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Quincy Junior-Senior High School students are enrolled in a new career technical education Photo Studio class to learn photography skills and how to run their own business, which they call the QHS PhotoFactory. Seth Hardesty, center right, looks into a camera to see the action of its mirror, studying what it does when it snaps a shot. Photo submitted

Young photographers develop skills, launch QHS PhotoFactory business

“What do we think of this one?” Lisa Kelly, Ph.D., asked the group of students at Quincy Junior-Senior High School (QJSHS). They were gathered around a large computer monitor looking at the results of a recent outdoor photo shoot of their classmates.

“The tree makes a good background,” one student offered. Another said, “I think the composition is good, but maybe the faces are a little under-exposed.”

The critique was going well and Kelly provided more feedback.

“So we like the placement of the people in front of the tree, but the foreground is too dark,” the instructor said. “Can anyone tell me what camera setting we could have changed to get more light on the subjects?”

Hands went up as the class tackled the technical problem with the photo, engaging in a discussion about shutter speed and aperture settings.

These students are enrolled in Photo Studio, a new Career Technical Education (CTE) course offering at Quincy High taught by Kelly, who lists portrait photography among her many interests.

CTE courses are electives at the high school level designed to prepare students for employment in one of many career pathways such as building and construction, business and finance, graphic arts, food service, hospitality and agriculture, to name a few.

Being able to operate a camera is just the beginning of what the Photo Studio class aims to accomplish.

In addition to taking quality photos and studying settings, lighting techniques and the elements of superior composition, the students are learning to design, develop and  implement a viable, student-run photography business that they have named the QHS PhotoFactory.

“The students are building this enterprise from the ground up,” Kelly said, adding that there was a lot of discussion about the “why” of the business.

In their studio class, the young photographers asked themselves what they hoped to accomplish? What values are important to them? How do they want to be seen by the community, both at school, as well as within the larger town and community?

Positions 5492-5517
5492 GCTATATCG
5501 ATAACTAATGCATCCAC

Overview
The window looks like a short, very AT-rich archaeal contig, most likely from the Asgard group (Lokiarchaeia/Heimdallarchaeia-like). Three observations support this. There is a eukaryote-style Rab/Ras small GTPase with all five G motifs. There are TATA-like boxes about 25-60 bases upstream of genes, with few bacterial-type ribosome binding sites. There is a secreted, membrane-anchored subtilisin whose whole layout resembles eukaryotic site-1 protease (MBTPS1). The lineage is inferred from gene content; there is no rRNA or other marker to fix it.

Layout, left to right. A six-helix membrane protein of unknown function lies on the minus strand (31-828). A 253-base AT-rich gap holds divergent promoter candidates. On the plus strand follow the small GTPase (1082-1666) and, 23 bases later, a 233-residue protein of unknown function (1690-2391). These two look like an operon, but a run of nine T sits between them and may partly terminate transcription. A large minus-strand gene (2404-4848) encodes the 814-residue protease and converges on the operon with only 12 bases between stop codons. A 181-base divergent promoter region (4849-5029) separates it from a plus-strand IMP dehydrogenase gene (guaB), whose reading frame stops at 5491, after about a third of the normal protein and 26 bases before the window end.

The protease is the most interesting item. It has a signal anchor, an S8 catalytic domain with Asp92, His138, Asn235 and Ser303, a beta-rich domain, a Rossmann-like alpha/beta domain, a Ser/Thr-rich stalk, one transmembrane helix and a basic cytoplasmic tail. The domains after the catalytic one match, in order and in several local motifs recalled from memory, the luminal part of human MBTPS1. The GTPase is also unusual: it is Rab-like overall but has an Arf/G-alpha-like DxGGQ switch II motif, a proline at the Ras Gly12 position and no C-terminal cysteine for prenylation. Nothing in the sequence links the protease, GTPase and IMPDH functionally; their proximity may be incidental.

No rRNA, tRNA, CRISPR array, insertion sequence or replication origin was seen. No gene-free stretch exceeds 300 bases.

From this conversation, the students were able to craft a mission statement that will shape the future growth of their PhotoFactory business — one that emphasizes excellent service.

“What’s so exciting about teaching this class is how we’re able to teach life and workplace skills alongside the technical skills of photography,” Kelly said with a wide smile that betrayed her infectious enthusiasm for the subject.

Her PhotoFactory CTE students are building those skills, taking on a variety of assignments, including sports team photos and senior portraits, as well as documenting community events and school happenings. They’ve shot the Quincy Chamber of Commerce’s  Safe Trick-or-Treat in October and performances of Dancing with the Stars to benefit the Feather River College Foundation, among others, and the experience is excellent training.

“Yes, students will be able to take beautiful photos,” Kelly said of her apprentices’ accomplishments, “but beyond that, they are learning how to communicate with clients to meet their expectations. They’re learning teamwork, organization, management skills and how to be leaders. They are living what it means to act with integrity and professionalism, to have a great work ethic, to be self-motivated, and how important it is to be flexible to changing environments.”

From booking clients, to keeping a schedule, helping customers feel comfortable throughout the photo shoot and, of course, taking exceptional photos that please their customers, the QJSHS students are learning how to be successful in a service industry.

“Whether these kids go on to a career in photography or not, they are gaining valuable experience and a skill set that will transfer to any job they may hold in the future,” Kelly said.

QHS PhotoFactory Mission Statement

The Quincy Junior-Senior High School PhotoFactory is a student-run enterprise that applies business skills including teamwork and leadership, and incorporates students’ unique strengths.

We use our photography skills and editing services to produce quality photos in an attempt to capture memories using learning opportunities that will later lead to new ideas.

We aim to give our customers, employees, owners and community the best experience that QJSHS PhotoFactory can possibly offer.

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